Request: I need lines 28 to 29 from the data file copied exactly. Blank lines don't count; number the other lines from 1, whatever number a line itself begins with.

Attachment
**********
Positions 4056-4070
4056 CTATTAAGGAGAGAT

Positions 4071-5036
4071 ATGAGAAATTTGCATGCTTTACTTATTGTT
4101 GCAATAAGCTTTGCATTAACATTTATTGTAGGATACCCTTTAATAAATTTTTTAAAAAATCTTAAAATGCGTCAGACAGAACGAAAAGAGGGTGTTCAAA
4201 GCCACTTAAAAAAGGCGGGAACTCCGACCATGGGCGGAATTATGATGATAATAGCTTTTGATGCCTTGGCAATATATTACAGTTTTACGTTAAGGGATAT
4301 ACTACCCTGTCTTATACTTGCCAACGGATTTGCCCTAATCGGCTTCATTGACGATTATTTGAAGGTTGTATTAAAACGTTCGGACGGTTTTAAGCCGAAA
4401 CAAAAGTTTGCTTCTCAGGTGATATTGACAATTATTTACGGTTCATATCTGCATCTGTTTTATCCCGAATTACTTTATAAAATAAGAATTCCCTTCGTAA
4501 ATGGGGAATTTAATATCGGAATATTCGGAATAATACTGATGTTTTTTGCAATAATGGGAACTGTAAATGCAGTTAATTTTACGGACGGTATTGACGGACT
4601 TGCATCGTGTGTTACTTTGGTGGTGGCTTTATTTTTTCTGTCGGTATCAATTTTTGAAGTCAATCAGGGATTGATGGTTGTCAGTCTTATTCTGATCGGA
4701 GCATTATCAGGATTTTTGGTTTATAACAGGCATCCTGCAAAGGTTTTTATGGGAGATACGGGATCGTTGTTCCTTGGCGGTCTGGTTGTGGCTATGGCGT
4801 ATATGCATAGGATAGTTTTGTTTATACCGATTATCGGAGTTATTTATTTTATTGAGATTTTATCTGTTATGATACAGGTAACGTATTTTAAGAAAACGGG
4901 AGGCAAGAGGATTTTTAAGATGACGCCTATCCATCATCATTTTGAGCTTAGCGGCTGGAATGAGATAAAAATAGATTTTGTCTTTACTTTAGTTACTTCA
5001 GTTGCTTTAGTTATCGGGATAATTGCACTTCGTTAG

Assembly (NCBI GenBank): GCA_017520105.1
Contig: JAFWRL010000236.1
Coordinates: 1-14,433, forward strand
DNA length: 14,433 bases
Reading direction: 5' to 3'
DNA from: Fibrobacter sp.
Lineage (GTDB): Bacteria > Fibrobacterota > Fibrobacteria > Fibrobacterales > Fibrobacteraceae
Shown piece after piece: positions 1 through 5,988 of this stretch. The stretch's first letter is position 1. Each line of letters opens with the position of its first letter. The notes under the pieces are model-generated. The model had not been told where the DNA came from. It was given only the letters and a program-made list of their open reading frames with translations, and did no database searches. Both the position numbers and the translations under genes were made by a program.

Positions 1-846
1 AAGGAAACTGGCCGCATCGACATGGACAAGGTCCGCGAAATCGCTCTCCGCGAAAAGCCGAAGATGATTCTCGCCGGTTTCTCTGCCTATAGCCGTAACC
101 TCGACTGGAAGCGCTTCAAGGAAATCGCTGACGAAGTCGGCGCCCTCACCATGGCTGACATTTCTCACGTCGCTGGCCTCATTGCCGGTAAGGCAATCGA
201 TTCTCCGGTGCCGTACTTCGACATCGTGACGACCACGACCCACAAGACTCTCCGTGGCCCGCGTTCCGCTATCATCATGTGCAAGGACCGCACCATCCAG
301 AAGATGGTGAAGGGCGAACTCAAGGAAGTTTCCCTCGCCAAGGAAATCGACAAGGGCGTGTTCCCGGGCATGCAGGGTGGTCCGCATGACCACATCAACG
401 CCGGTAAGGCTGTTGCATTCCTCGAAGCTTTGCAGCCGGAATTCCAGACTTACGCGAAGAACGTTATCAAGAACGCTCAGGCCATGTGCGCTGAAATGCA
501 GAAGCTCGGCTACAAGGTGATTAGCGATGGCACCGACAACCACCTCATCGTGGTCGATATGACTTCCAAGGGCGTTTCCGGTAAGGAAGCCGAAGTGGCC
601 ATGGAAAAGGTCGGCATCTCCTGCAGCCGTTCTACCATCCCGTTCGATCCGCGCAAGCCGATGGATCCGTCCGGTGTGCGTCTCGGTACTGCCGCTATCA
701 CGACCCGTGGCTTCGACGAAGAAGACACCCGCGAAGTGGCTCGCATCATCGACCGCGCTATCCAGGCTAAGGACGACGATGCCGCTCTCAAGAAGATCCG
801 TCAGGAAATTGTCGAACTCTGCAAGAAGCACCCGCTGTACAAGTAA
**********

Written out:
401 CCGGTAAGGCTGTTGCATTCCTCGAAGCTTTGCAGCCGGAATTCCAGACTTACGCGAAGAACGTTATCAAGAACGCTCAGGCCATGTGCGCTGAAATGCA
501 GAAGCTCGGCTACAAGGTGATTAGCGATGGCACCGACAACCACCTCATCGTGGTCGATATGACTTCCAAGGGCGTTTCCGGTAAGGAAGCCGAAGTGGCC